It wasn’t a well-planned thing. We’d intended to go out to the jackdaw grove for the full moon, and, with my labyrinth obsession well under way, the larger space seemed like a place to try and build one. There were four of us working on it, and we’d allowed an hour. In that time, we managed to forage and lay out enough material for nine concentric circles, with enough space between them for a person to comfortably walk. We needed 12 to make it work, and then there’s the dividing of circles to make the winding path.

As the light dwindled, foraging for twigs and pine cones became more difficult. All the while, the jackdaws were coming into the trees around us, and a pipistrelle bat had come out to feed. It was a wonderful atmosphere to be working in, even though for much of the time we all knew that we weren’t going to make a labyrinth we could walk. I’d not gone in expecting success, just hoping to learn from the process – and I did. We’d found a perfect, welcoming space. We would need more people, and at least a two hour working period. We might be able to give ourselves a head start. Another labyrinth exploring session would be required.

In terms of making a walkable labyrinth, it was a total failure. In terms of being a beautiful, encouraging experience, it was nothing but win. Which strikes me as being consistent with the entire notion of a labyrinth. You don’t go anywhere when you set out to walk one. You just end up back where you started. It’s not about drama, it’s about the process.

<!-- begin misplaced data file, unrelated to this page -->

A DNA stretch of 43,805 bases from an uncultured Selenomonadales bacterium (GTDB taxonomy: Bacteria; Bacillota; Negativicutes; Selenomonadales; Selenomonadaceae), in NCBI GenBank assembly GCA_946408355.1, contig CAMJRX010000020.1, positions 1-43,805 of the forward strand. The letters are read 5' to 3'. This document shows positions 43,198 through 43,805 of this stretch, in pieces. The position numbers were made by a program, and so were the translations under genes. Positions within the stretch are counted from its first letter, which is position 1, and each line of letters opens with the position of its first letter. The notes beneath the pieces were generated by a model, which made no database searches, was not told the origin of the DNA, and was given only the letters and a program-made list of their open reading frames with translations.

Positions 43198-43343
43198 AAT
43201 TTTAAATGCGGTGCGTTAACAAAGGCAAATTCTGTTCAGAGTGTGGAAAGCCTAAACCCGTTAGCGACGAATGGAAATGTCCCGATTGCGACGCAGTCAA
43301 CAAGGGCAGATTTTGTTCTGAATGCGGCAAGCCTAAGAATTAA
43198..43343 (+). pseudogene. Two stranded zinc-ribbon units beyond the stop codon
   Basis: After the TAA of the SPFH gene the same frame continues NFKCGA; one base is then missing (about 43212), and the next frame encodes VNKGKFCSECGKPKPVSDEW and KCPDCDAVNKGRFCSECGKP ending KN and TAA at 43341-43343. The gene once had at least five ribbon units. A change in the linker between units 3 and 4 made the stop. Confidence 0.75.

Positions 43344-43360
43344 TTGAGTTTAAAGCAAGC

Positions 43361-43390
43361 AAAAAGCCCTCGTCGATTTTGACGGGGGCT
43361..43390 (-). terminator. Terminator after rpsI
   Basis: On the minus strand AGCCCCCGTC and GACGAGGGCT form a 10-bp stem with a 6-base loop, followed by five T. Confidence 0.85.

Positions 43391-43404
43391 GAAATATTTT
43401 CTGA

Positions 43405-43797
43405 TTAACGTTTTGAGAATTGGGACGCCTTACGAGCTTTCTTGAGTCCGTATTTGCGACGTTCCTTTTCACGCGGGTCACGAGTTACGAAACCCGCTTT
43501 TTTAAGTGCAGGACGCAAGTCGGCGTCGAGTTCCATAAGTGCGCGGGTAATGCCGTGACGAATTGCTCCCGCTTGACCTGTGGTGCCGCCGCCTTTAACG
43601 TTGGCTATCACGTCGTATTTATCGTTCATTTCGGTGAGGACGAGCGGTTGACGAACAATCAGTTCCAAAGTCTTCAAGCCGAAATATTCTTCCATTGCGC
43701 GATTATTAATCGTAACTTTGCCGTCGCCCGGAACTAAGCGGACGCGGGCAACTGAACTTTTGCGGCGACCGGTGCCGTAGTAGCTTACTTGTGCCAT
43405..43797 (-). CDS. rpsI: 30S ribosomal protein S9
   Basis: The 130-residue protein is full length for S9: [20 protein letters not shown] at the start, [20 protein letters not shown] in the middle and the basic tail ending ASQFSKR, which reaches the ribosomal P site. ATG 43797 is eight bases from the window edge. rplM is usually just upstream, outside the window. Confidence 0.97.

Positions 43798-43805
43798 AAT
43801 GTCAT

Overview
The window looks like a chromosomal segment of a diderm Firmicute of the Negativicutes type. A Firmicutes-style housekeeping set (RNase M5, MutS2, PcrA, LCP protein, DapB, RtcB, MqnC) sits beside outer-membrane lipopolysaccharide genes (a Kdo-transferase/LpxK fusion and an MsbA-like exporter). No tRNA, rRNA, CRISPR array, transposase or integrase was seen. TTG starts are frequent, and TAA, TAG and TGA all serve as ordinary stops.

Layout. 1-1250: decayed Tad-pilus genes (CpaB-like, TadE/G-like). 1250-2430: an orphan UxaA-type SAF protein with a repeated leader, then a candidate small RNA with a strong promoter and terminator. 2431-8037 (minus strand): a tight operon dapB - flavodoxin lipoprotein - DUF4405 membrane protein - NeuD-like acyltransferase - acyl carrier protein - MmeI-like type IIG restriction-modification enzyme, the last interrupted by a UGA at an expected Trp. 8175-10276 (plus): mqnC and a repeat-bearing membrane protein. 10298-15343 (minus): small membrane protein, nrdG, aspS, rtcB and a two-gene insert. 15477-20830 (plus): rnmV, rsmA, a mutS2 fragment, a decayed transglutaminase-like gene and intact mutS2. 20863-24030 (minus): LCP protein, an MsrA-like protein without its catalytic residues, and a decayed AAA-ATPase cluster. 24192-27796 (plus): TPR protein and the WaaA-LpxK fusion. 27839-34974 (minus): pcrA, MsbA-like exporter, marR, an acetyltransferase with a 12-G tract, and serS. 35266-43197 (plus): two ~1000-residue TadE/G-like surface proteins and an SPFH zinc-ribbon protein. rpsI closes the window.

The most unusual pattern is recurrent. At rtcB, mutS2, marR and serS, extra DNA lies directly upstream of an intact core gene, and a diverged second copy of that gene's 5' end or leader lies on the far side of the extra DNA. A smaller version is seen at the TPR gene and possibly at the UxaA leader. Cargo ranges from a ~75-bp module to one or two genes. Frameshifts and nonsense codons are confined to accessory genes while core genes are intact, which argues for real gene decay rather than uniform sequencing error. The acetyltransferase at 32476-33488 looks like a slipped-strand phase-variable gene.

By the time the light faded, it was obvious we’d struggle to make a labyrinth to the design I love, with less than a 12 foot radius. Or about Four meters, middle to edge, if you prefer. That rules out doing it in most indoor settings. I had been toying with the idea of doing an indoors one with scarves, but considering the circles in the fading light, I could see that just wouldn’t work.

I have an opportunity next year to get people walking a labyrinth in an indoors setting. I think that’s still possible, and I think (this may seem outrageous) that it can be done without building a physical labyrinth at all. This is something I will need to test, results will be posted here as they come in.

We retreated to the pub, and I drew the labyrinth, and talked about it, and we plotted.

Making a labyrinth

I’m on something of a labyrinth journey at the moment (you can read my first blog on the subject here). Having mastered drawing my labyrinth, the next move was clearly to try and make one. I decided to use the space outside my flat, and fallen leaves, as this was easy all round. It was a still day. I intended to make it as small as possible – a labyrinth for a mouse – but I didn’t really know what that would mean in practice and whether I could turn what was in my head into a physical form.